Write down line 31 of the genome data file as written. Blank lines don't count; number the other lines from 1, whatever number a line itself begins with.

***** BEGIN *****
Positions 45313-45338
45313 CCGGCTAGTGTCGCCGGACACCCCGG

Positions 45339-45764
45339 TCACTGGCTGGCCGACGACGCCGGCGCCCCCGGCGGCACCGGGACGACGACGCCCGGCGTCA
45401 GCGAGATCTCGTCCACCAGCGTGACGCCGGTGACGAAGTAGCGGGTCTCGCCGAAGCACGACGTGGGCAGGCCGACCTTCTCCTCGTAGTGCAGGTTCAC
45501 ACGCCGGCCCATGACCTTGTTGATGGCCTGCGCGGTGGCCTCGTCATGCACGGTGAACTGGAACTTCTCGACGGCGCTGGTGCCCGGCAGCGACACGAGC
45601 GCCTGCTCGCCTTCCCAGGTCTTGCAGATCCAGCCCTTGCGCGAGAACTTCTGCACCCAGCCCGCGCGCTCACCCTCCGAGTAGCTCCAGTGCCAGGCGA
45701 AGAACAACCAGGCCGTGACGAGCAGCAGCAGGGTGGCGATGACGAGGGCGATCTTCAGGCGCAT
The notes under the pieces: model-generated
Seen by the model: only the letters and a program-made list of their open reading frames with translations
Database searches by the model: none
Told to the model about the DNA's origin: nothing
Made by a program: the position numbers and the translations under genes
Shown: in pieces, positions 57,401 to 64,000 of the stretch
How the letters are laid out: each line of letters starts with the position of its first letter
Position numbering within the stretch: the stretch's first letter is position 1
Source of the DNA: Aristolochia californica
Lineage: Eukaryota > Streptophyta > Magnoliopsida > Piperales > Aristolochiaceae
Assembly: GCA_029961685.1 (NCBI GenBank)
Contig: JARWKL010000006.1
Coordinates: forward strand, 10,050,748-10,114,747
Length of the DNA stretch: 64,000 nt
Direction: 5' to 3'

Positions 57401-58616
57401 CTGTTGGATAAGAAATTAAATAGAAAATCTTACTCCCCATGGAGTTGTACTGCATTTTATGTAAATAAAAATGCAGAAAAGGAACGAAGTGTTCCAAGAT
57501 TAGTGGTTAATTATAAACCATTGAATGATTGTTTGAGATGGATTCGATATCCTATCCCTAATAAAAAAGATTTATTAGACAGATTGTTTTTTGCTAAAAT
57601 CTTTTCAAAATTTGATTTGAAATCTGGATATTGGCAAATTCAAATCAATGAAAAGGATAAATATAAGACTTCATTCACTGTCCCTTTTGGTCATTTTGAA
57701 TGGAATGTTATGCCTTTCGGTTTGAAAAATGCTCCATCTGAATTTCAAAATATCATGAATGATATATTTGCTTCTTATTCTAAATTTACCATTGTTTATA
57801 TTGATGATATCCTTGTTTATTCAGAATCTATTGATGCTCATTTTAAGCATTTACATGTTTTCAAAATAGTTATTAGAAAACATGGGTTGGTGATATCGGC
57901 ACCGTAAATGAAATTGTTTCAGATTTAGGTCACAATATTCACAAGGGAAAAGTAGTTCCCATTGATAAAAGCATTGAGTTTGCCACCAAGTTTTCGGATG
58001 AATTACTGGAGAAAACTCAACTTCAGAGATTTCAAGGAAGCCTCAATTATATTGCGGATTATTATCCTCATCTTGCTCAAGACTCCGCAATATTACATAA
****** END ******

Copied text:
58001 AATTACTGGAGAAAACTCAACTTCAGAGATTTCAAGGAAGCCTCAATTATATTGCGGATTATTATCCTCATCTTGCTCAAGACTCCGCAATATTACATAA